For the majority of my life, I considered myself a pretty big shopaholic. I would go to the mall every weekend and rarely leave without buying at least a few things. But over the past couple of years, I’ve slowly started to realise that just buying clothes, shoes, extra makeup, etc doesn’t really have any positive impact on my life. What I have discovered is that experiences are what have really affected my overall happiness and shaped me into the person I am today.
I think this preference of spending money on experiences rather than things began when I studied abroad a few years ago. I knew my money was limited, so I would have to choose—a shopping spree at H&M or a weekend trip to Paris? An expensive dinner out or a ride on the London Eye? An overpriced cocktail at the bar or wine tasting in the Beaujolais? The answer was obvious, and so almost all of the money I had saved up went toward trips and other experiences that I could remember and tell my family and friends about.
After getting back from abroad, that way of thinking increased even more. I rarely shopped unless I really needed something, and I saved up as much money as possible from my part-time jobs. Then in October I moved to New York City, and even though I was making a little more money than I had before, I realised my interest in shopping had almost completely disappeared! When I would get my paycheck every other week, I saved most of the money that I didn’t have to put toward my rent, groceries, subway pass, and student loans, knowing that I wanted to use it for a big international adventure. The loan is really helpful when you badly need money whether any questions pertaining in education, housing or business. With that, look these up cashcrazy.co.uk to see the different loan options that will match your needs. (And a few months ago, I realised what that adventure will be! I wrote a blog post on it that you can read here.) And almost everything I did spend money on in New York were things that I still remember vividly! Lots of Broadway shows, amazing brunches, a day trip to Philadelphia, hiking in Bear Mountain, and a day at Six Flags. Click to read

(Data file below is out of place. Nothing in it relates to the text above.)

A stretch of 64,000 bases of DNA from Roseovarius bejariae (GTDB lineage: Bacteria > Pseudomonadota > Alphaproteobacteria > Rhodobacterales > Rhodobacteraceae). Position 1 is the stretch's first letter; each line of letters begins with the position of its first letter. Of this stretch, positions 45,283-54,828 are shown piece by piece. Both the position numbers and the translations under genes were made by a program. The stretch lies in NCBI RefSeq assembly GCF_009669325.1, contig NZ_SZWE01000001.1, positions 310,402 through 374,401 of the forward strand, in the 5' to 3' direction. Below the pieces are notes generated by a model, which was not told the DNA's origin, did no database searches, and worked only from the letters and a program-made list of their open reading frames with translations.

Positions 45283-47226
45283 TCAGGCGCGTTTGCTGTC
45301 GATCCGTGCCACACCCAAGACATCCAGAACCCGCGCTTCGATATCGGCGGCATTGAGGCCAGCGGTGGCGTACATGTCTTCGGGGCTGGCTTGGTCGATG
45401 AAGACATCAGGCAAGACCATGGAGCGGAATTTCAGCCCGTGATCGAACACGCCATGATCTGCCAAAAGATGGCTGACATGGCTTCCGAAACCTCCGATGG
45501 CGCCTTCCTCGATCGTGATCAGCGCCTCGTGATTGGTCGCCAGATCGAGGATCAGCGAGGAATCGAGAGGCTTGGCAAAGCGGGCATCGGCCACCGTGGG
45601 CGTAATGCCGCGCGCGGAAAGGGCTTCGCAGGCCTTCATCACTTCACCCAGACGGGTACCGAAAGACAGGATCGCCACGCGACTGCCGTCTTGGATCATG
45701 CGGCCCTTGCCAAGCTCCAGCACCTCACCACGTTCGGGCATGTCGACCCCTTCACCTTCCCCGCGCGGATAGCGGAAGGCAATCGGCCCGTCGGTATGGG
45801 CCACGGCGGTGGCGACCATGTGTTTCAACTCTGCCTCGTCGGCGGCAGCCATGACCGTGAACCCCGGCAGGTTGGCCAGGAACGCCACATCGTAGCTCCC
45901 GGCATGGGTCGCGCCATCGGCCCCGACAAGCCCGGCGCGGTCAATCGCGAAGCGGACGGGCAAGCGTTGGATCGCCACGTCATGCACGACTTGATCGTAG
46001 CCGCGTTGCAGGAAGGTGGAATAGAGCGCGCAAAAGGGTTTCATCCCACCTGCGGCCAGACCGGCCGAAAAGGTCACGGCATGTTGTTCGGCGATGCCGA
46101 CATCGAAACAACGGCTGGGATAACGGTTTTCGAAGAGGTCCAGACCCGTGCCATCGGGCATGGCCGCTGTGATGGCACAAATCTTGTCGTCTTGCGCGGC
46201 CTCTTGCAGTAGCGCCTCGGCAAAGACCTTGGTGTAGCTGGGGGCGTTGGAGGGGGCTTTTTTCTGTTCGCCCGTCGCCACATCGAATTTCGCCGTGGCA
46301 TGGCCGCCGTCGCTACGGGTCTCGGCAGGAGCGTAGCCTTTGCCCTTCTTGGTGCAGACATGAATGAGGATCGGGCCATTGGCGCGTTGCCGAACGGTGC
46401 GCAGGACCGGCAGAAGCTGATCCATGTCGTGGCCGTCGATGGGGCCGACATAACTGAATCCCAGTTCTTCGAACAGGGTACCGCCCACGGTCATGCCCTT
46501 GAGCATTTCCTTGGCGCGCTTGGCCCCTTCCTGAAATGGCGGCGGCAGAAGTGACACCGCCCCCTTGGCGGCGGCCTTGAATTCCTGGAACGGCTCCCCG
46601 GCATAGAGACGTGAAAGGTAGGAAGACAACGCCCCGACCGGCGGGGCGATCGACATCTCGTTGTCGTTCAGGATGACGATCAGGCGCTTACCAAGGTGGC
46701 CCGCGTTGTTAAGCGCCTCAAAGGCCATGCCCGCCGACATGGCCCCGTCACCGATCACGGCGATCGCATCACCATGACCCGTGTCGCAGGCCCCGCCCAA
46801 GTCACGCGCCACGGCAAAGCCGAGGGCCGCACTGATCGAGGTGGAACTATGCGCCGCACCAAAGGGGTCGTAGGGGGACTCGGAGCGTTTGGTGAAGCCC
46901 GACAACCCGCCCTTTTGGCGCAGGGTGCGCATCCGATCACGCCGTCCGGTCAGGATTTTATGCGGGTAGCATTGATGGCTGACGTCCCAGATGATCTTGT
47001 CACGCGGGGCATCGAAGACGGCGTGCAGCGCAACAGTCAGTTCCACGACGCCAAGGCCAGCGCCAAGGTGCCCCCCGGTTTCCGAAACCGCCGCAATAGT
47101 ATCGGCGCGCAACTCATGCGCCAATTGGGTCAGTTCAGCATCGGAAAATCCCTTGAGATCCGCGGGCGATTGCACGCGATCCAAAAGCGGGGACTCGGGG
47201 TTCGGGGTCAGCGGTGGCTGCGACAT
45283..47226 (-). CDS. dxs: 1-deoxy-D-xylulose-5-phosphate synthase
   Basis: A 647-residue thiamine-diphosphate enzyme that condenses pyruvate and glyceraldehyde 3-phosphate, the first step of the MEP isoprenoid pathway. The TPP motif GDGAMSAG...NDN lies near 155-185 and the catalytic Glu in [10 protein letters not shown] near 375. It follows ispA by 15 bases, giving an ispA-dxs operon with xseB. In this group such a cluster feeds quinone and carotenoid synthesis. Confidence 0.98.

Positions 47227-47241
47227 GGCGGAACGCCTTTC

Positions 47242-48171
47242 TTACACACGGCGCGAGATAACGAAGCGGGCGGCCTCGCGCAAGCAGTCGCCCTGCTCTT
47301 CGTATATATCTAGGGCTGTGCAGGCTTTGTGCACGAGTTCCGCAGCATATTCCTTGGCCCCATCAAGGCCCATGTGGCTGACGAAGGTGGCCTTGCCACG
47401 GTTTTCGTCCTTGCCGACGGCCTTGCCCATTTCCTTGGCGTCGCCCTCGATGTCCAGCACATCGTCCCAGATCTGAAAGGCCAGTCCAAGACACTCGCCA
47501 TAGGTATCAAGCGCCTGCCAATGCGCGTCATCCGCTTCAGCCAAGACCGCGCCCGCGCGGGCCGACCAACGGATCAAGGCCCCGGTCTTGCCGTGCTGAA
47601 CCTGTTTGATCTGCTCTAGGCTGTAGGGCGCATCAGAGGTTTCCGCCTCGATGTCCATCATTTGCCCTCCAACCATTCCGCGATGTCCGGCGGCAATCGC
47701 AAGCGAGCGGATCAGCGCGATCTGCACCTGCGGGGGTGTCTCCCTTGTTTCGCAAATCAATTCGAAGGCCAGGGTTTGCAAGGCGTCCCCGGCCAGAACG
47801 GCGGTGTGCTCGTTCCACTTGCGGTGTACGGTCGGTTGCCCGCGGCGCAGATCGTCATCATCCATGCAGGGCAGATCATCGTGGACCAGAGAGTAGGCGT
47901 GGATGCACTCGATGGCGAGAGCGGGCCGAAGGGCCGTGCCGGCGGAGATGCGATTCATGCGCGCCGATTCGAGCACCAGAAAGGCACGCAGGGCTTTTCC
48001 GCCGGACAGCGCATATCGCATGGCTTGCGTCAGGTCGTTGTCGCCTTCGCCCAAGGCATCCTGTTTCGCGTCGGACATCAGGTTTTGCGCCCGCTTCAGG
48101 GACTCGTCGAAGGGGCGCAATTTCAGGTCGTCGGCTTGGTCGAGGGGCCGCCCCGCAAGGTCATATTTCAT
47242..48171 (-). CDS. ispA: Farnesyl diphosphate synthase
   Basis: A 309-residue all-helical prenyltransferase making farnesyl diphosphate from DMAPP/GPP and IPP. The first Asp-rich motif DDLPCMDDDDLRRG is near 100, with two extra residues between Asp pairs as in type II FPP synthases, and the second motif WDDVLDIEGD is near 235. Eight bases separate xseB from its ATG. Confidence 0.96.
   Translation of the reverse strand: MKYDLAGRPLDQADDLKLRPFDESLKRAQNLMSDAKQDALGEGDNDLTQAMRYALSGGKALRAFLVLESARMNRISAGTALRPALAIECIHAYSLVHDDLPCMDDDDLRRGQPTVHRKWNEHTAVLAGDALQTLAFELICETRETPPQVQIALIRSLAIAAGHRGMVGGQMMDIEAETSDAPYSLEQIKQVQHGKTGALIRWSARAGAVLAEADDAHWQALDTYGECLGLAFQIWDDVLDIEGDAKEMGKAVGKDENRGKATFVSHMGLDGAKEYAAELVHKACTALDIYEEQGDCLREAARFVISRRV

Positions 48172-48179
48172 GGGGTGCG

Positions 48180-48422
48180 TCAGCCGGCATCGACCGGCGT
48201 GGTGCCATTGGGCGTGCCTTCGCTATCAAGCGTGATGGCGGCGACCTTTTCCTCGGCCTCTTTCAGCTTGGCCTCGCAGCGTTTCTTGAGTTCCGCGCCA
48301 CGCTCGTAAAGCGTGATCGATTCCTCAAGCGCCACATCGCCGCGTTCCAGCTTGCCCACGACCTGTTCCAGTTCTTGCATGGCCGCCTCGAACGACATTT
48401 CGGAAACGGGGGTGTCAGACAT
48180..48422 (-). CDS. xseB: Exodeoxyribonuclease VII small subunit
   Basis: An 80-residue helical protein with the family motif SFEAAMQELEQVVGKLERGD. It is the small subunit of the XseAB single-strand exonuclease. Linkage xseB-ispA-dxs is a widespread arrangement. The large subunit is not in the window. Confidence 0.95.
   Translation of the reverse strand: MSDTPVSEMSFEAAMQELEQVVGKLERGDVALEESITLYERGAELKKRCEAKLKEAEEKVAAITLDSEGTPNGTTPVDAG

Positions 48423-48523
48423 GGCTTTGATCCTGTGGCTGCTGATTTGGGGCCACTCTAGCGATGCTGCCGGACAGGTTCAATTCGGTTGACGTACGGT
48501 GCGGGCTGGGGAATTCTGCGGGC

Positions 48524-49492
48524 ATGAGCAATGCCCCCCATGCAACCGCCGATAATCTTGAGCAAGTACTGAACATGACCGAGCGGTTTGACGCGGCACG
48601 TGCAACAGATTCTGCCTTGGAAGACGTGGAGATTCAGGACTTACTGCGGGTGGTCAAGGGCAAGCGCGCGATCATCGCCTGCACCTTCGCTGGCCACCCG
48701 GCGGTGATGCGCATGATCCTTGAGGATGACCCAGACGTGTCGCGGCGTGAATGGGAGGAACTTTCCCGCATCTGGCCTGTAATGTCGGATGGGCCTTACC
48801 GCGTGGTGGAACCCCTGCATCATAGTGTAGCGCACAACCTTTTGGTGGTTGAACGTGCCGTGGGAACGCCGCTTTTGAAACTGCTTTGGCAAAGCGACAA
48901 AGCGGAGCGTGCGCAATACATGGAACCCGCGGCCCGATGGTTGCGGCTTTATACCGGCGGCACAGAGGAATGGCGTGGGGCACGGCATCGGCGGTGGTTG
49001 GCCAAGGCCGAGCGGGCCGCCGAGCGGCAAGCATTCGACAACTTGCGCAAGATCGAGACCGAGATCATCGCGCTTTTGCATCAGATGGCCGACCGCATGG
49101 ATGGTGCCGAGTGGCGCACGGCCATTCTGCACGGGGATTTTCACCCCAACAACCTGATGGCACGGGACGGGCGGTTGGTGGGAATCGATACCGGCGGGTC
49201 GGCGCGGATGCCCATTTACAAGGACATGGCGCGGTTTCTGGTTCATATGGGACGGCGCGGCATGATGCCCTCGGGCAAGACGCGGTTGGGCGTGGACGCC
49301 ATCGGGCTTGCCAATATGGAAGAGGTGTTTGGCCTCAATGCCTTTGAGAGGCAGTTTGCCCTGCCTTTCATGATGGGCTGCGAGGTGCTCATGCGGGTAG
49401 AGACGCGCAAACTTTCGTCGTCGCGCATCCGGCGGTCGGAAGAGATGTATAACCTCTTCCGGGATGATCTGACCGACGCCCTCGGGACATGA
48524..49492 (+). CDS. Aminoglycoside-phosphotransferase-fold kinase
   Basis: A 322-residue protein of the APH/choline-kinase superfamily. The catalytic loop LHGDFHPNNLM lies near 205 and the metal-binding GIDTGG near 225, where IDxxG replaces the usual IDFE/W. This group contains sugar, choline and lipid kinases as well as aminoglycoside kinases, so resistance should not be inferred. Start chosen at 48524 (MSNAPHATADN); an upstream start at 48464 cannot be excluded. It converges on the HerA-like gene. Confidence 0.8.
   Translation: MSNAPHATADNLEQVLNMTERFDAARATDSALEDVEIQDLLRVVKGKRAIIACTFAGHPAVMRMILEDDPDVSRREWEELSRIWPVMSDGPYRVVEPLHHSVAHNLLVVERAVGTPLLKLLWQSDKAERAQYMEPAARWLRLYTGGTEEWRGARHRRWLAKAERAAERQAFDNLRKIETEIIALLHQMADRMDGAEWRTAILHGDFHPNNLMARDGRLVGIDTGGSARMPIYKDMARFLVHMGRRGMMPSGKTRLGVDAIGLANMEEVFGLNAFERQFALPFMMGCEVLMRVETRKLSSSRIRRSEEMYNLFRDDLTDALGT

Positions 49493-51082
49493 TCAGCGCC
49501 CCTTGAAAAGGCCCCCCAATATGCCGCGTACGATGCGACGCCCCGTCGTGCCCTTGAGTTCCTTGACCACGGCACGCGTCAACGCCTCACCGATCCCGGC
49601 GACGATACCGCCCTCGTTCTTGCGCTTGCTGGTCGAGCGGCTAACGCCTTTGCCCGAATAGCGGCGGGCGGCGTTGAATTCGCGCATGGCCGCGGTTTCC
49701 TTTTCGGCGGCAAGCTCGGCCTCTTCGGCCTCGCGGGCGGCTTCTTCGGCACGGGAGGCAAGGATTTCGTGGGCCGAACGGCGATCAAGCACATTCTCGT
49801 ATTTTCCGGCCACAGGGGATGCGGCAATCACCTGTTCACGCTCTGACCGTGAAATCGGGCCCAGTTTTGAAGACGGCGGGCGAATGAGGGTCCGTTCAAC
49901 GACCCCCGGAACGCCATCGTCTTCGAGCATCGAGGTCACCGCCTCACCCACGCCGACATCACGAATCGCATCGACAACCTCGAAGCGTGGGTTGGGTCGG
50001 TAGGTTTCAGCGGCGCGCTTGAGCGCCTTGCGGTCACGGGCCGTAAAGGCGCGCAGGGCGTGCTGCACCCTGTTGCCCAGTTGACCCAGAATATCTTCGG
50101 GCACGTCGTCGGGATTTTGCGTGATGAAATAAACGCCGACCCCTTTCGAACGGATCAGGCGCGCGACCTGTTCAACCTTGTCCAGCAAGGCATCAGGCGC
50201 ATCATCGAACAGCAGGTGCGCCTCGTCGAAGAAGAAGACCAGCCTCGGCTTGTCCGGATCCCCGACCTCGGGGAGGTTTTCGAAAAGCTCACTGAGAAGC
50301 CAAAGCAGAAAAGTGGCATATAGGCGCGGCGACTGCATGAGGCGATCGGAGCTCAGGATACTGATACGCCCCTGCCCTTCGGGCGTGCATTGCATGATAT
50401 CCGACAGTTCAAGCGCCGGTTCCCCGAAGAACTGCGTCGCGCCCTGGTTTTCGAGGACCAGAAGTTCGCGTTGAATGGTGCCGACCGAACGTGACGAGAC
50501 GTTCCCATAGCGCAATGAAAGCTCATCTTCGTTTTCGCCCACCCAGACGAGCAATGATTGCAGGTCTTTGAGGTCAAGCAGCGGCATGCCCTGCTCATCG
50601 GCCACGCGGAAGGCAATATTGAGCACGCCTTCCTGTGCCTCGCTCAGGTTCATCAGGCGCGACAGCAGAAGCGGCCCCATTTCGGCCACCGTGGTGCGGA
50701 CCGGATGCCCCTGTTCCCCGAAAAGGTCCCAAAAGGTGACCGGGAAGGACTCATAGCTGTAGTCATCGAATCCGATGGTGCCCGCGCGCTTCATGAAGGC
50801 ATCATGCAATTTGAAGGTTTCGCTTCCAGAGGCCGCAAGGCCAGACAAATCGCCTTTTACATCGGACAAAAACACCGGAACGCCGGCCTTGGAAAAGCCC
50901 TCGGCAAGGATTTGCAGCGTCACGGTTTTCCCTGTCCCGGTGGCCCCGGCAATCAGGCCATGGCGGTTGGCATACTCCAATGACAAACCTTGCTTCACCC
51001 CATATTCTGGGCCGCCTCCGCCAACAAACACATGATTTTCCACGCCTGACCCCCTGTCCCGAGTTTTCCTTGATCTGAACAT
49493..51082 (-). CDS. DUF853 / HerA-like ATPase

And not only am I creating way more memories with stories to tell—I feel much happier now than I did five years ago too. It’s really amazing how much changing your spending habits can have such an impact on your life. If I could go back in time, I would definitely tell my teenage self to lay off on the shopping and save my money for travel and experiences!
And of course it’s still ok to splurge once in a while! After all, it’s not always easy to resist a cool new pair of sunglasses or an extra glass of wine with dinner : On related advertisement about finance, checkout this link all the lenders no credit checks if your thinking of making a personal loan.
How do you like to spend your money? Do you prefer to shop or save your money to spend on experiences? What are some of the best experiences you’ve bought? Let me know in a comment!
Hi I’m Christie, a 28-year-old girl originally from Boston who has spent time living in New York City, North Carolina, France, Australia, New Zealand, and London. I love moving to new places and exploring them as a local, and I can’t see my nomadic expat life stopping any time soon! I have no greater passion than travel, and when I’m not exploring I spend my free time reminiscing on past trips and daydreaming about future travel.
I agree with you on spending money on experiences rather than “things.” If only we could convince our family and friends of the same! When it comes to Christmas and birthdays and the like, I’d much rather be gifted an experience or money I can save towards something instead of just more “stuff” that I feel obligated to find a place for in my life. I think lots of people have a really hard time with intangible things, like experiences, since they can’t sit on a shelf or be wrapped up with a pretty bow on top.
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